Rare diseases of skin
Being comfortable in your own skin is no easy feat, no matter who you are. Brooklyn-based artist Ariana Page Russell, however, grew up struggling with a skin condition that extended beyond wavering self-esteem. Russell has dermatographic urticaria, also known as "skin writing."
Simply defined, the condition inflames the skin as a result of the slightest contact, such as scratching, rubbing, or even hot water. The lightest of touches triggers cells to release histamines that causes physical symptoms similar to an allergic reaction. Any occurrence can take the form of puffy and red welts, leading mild scratches to resemble a serious affliction.
In her condition, Russell discovered not only an unlikely artistic subject but an artistic medium as well. Russell developed a singular artist method, drawing deliberate patterns, messages and images on her skin and photographing the inflamed result. The bold artist inscribes everything from constellations to sailboats right on her flesh, letting her skin tell its story on its own terms.
The viscerally striking images offer up a self portrait unlike any other, in which the artist and art truly converge. Russell's portraits, displaying an inspirational combination of vulnerability and courage, could teach most of us a lesson or two about loving our bodies and ourselves, not in spite of our flaws but because of them. We reached out to Russell to hear her wisdom firsthand.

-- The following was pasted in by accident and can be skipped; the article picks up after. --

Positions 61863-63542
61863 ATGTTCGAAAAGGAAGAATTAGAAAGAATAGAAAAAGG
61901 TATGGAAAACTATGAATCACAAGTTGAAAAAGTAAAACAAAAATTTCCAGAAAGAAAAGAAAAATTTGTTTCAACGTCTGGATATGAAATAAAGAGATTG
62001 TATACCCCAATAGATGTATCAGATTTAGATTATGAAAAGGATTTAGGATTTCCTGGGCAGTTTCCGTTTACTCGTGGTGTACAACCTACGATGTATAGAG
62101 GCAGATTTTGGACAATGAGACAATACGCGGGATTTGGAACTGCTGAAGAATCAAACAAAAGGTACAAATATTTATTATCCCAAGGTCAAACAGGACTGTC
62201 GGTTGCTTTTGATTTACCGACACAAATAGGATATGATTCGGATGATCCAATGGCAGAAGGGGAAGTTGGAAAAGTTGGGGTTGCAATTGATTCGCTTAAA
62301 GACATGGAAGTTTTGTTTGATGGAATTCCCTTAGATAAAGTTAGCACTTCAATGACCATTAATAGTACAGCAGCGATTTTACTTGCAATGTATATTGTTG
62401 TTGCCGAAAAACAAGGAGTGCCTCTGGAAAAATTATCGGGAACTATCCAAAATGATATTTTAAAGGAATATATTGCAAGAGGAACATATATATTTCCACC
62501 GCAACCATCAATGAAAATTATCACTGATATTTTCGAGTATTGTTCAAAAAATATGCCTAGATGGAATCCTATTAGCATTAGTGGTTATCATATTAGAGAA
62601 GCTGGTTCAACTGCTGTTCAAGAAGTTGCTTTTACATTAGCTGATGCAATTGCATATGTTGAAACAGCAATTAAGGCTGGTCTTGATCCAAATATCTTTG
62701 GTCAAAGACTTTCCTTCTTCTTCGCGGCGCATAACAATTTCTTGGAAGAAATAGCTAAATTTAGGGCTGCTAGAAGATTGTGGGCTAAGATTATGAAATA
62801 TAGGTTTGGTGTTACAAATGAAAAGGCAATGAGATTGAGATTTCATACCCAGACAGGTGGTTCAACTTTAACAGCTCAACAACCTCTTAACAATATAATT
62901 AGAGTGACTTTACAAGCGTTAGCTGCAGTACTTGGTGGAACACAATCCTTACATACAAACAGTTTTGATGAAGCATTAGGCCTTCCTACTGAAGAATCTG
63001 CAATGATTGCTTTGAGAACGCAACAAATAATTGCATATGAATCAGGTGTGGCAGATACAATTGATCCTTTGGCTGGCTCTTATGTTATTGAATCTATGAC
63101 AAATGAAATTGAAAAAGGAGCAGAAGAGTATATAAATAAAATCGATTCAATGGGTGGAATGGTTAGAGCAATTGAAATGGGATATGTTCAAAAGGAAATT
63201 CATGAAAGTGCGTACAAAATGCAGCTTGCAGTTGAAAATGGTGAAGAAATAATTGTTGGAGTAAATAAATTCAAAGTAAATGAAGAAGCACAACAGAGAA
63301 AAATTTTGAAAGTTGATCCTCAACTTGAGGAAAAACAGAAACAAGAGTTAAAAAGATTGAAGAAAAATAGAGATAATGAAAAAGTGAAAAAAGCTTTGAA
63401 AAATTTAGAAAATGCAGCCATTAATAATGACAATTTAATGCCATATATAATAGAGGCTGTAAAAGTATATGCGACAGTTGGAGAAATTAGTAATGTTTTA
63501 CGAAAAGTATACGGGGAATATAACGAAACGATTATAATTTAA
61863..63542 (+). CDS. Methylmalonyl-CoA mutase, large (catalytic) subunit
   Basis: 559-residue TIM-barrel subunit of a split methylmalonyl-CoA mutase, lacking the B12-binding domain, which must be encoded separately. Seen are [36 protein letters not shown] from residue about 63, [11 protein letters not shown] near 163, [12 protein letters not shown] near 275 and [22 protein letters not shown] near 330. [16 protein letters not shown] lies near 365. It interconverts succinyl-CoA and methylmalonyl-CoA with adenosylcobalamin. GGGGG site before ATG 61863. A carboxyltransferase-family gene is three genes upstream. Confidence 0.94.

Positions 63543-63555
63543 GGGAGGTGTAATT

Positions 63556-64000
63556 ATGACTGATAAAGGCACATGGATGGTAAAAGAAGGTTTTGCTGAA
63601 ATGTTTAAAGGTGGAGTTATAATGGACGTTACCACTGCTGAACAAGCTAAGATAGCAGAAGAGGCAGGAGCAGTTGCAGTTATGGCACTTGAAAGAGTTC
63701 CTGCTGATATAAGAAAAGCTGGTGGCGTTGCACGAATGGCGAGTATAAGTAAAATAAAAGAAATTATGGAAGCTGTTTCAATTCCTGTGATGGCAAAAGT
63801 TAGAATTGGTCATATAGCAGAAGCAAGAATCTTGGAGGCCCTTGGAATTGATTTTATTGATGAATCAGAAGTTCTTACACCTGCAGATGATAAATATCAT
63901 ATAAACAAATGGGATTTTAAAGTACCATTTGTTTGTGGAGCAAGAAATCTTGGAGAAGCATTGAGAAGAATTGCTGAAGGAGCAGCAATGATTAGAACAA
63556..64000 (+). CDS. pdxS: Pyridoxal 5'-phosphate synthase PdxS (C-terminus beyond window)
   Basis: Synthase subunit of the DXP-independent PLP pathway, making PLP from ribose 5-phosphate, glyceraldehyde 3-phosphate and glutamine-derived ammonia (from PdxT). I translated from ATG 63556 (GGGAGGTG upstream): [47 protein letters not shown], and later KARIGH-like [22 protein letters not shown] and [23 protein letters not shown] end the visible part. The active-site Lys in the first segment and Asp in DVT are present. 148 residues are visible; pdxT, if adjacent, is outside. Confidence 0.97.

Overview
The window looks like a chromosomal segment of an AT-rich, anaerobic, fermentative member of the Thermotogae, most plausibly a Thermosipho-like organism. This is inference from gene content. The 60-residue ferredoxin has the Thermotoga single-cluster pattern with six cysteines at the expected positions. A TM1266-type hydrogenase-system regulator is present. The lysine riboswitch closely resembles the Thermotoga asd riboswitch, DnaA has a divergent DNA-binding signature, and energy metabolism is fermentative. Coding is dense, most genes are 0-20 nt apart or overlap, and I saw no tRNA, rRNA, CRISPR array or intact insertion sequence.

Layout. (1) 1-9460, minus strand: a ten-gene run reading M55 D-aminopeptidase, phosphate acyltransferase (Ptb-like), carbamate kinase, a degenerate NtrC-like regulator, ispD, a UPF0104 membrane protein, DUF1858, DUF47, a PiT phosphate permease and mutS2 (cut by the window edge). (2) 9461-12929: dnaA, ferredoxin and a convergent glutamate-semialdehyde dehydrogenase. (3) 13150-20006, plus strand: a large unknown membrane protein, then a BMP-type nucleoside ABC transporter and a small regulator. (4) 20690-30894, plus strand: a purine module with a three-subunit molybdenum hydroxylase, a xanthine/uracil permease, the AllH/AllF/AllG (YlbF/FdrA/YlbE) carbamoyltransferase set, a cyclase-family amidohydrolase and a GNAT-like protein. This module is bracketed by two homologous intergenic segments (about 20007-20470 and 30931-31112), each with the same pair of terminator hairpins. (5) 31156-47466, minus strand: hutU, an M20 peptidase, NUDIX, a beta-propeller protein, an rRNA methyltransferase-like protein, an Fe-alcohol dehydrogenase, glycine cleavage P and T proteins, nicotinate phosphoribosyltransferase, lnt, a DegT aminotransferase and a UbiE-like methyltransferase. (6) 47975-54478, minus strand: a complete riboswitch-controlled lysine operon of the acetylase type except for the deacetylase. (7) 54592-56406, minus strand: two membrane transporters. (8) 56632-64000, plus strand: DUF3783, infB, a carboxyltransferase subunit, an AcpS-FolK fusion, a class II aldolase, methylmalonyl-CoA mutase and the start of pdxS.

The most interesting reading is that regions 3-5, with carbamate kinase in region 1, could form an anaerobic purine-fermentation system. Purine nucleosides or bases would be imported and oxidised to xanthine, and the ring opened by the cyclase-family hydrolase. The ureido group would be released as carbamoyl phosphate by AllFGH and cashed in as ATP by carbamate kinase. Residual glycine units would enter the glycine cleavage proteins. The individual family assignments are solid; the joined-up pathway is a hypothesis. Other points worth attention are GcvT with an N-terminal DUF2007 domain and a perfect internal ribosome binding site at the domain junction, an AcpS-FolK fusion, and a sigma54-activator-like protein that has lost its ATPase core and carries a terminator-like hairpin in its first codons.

Were you interested in photography before you discovered working with your skin condition or did the two come together?
I've been interested in photography for many years, and took my first official photo class in 1996. My photographs have always been about the human body, so it makes sense that I started photographing my skin.
What exactly is your process? Is it ever painful?
It never hurts, and is not painful (the area does get a little itchy sometimes though). I always like to make that very clear so people know I'm not inflicting harm on myself. What happens is I use a knitting needle or some other blunt object to trace a pattern or write text on my skin. Then in about five minutes the welts form and I make photographs. The drawings last about 30 minutes, so I need to work quickly. Back when I started this project in 2003 I was using film, so it was a little harder to make the photographs. I'd use mirrors to help me get different angles. Now with digital photography, I use a remote and tripod, and can see right away if the photos look good.
Do you see any symbolic meaning in your skin condition?
Yes definitely! I've learned how to be comfortable with my skin and its quirks, sensitivities, and transparency. And not only that, but I've been inspired by it as well. I have dermatographia to thank for that!
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